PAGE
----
post #5 of 13
I know it is possible, as I have discussions about religion with many friends (and even when they were new acquaintances) about religion when they are of different religions. I think religion tends to come up a lot because in many circles I work/live in, I'm VERY religious. (obviously not particularly more religious than other folks at my synagogue lol, but I definitely.... have more of the outer trappings of being more religious. I dress modestly, cover my head, I LOOK religious to my religion, basically etc.)

I think that open dialogue about religion requires several things:
both/all parties are interested in dialogue
all parties are curious about the other parties' beliefs/practices etc
No party is trying to recruit/convert/convince another, they are only sharing their beleifs
All parties are ok with other people having different religious beliefs. It is impossible to have open religious dialogue with someone who beleives their truth is the only truth, and everyone must be convinced of it. (If people beleive their truth is the only truth, however are fine with other people not beleiving in their truth, it might be possible, I'm not sure.)

If you feel unsafe/threatened by the other person, then of course you can't have religious dialogue. (and I'm sure I'm not the only one who feels that it is a form of threat/lack of safety, when someone comes up and harangues you for your beliefs and tries to convince you of theirs, or tells you you are going to hell/etc. And I'm quite secure in my beliefs.)

I also think it's sometimes harder to have open religious discussion with family. (or maybe my family just isn't open to it.) I mean, I can discuss it somewhat, but not entirely.

In terms of how to approach the subject, I think genuine, respectful curiosity of another's religious practices/beliefs is always a good way to go.

In terms of getting defensive and angry, I'm not sure. maybe discussing one person's religion at a time? so like, asking someone about their religion, and just listening, not really talking about yours? also, depending on who you are talking to, and what your religion is, they may feel innately threatened by you (as a representative of your religion, and not specifically you.)

A pagan who has had a lot of trouble from catholic relatives won't nessicarily be as open to discussion with a catholic. A Jew who has faced anti-semetism specifically from evangelical christians might feel threatened by another evangelical christian. A evangelical christian who has faced persecution from baptist co-workers might feel threatened by open religious discussion with a baptist. etc (I chose these groups randomly, with no offense meant to anyone. I'm sorry if picking your religion felt offensive. It was just an example.)

Do you find that there is one or two things you usually get defensive about? If you find that there is, maybe there is something about that/those issues you need to work on yourself before you can have open discussion.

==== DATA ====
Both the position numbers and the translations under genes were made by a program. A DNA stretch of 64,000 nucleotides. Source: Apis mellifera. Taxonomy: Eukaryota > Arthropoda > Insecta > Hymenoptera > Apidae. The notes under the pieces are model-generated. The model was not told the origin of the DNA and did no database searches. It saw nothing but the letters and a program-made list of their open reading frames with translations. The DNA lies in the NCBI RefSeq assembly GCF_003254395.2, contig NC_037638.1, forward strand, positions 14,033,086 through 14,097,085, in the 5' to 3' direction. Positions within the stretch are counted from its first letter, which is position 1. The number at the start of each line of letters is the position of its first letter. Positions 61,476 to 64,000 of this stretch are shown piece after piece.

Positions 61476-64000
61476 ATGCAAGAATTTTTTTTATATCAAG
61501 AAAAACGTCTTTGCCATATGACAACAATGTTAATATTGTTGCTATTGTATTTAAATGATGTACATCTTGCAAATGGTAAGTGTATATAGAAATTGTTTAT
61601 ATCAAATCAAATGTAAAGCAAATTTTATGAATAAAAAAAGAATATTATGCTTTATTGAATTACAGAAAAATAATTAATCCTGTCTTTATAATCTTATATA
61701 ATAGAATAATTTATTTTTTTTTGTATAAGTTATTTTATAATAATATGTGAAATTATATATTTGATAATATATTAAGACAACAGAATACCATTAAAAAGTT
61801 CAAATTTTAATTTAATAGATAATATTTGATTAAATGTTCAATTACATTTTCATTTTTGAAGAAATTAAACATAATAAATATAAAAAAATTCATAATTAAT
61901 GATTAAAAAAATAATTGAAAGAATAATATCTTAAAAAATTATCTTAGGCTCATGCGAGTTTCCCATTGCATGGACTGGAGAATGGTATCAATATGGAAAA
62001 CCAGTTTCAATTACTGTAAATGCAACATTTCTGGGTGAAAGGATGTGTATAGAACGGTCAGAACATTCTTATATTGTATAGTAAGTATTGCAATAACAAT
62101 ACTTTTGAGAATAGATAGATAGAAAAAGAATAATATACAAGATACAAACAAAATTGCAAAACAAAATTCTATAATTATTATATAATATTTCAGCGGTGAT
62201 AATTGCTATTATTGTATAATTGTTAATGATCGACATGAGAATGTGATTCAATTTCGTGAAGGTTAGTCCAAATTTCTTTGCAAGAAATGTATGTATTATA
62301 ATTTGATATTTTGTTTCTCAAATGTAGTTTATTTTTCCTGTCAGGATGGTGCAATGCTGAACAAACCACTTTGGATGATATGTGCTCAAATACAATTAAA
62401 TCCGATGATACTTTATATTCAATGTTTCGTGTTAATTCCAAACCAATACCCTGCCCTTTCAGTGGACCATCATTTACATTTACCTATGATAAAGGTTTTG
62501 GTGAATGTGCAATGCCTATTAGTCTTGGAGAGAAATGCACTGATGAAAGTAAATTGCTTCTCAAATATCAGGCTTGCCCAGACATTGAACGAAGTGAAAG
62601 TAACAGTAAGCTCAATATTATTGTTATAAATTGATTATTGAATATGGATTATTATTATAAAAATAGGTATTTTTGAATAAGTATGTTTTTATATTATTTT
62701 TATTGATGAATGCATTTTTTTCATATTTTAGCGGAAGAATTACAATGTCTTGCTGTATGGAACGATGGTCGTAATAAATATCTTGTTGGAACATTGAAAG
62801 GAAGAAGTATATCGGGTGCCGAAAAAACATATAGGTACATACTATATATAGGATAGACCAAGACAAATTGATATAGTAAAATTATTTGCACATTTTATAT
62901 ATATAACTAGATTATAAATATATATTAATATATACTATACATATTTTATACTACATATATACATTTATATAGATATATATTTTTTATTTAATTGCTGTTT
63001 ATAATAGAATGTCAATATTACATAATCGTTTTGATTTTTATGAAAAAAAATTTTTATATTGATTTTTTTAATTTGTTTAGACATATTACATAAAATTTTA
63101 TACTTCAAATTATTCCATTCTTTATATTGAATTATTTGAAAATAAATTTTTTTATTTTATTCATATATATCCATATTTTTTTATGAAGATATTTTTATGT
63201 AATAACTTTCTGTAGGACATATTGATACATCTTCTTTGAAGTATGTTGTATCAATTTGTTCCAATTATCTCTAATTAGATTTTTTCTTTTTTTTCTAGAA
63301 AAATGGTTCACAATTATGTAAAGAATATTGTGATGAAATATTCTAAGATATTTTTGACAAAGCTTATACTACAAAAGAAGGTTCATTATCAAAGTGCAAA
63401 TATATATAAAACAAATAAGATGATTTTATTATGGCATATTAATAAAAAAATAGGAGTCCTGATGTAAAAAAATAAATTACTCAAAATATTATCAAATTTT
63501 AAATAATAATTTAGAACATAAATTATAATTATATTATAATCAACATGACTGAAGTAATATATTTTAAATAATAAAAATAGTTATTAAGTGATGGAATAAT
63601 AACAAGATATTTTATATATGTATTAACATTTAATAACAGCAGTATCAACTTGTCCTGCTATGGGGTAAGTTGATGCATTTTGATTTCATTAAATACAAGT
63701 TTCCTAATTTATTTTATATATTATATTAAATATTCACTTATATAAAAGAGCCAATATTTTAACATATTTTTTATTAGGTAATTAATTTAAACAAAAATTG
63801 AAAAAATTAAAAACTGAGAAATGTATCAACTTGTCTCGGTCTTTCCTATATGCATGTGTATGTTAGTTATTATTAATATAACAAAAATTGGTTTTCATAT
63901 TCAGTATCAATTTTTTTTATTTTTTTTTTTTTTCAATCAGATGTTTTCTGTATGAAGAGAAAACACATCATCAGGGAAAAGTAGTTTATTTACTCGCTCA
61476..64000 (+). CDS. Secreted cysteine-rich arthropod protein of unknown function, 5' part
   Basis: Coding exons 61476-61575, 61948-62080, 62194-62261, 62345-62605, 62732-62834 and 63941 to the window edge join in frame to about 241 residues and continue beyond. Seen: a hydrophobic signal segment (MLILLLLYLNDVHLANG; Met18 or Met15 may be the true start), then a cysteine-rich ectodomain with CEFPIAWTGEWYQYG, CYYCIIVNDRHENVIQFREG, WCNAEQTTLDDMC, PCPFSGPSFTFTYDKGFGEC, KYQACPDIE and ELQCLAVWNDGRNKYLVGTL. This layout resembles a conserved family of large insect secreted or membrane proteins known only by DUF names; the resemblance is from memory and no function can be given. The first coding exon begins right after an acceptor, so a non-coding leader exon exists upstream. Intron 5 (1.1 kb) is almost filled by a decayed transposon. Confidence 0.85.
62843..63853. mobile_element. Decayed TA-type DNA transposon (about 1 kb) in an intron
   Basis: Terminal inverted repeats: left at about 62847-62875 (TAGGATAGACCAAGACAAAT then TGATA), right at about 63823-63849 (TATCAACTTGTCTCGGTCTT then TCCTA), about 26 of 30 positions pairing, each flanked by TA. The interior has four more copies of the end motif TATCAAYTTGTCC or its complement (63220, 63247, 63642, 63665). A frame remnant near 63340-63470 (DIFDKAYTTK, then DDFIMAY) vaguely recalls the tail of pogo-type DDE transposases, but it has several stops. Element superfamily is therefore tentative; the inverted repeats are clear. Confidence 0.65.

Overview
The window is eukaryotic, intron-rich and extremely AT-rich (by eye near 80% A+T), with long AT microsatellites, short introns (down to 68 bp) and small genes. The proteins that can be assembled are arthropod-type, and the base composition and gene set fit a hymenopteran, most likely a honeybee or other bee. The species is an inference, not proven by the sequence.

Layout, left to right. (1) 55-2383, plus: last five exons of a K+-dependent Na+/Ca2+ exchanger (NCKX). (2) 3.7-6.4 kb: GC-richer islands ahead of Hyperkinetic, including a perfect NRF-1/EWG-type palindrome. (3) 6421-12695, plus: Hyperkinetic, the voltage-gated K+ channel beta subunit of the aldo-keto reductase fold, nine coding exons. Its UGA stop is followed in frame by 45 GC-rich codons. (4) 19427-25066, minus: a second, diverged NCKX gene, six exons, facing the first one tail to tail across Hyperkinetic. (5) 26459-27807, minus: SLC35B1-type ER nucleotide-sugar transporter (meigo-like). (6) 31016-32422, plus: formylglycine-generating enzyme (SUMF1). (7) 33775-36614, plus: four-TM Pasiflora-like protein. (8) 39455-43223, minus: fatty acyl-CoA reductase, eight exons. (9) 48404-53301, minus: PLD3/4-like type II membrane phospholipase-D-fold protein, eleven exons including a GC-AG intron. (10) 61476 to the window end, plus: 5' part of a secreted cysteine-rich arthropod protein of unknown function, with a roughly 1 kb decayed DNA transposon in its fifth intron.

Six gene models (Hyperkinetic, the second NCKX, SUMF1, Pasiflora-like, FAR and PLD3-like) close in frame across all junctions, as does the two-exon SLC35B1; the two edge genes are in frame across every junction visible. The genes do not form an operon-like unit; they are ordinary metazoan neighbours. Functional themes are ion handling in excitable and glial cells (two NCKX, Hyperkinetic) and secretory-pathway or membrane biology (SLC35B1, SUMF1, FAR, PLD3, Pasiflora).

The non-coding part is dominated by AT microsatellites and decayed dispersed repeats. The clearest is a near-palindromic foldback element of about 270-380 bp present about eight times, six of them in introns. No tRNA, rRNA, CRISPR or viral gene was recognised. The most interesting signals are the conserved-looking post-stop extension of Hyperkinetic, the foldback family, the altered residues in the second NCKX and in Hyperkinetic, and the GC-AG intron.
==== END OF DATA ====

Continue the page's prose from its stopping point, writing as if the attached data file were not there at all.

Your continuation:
post #6 of 13
I agree with the pps, in the foreground of the discussion there must be respect of whatever they're going to say. Even if it's about the Flying Spaghetti Monster. I also agree that you can be friends with someone without going into detail about religious beliefs; however, there are lots of cultural differences that could become sticking points for some people if they are inflexible.

As an aside, up to now, we (my husband and I) haven't been honest with my in-laws about religious matters, because we didn't want to open a can of worms. Recently I decided I wasn't going to lie anymore, and answer any questions they have very honestly. There probably won't be any questions though, since I go to a church which is open and liberal, a Unitarian Universalist fellowship where I've been a member going on 3 years now. The fact that occasionally I say the word 'church' in conversation is probably enough for them to leave well enough alone, not that I wouldn't love to have a conversation about it with them.. anyway, sometimes these conversations can be put off.
post #7 of 13
It is possible if all parties engage in a "polite fiction" that they absolutely respect the other person's beliefs (or lack thereof) and that they do not view their own religion as superior (which, lets face it, almost everyone does.) If you go into it with this polite fiction and with an earnest desire to understand what the other person believes and how they practice (all the while supressing the urge to make suggestions, invite them to a service etc...) it is possible. On the internet, this is not going to happen. Here, the important thing is to engage with the people who *are* having the conversation you want to have, and direct your questions and comments to them, and simply don't acknowledge the flamers. I think you could go back to the heated threads, read back through them and then talk with the people who are communicating well.
post #8 of 13
An interesting question. I think that it IS possible. I think that it mostly depends on the group of people and their motives. I have probably had more negative experiences than positive ones but I've had some really great soulfull discussions with people of different faiths.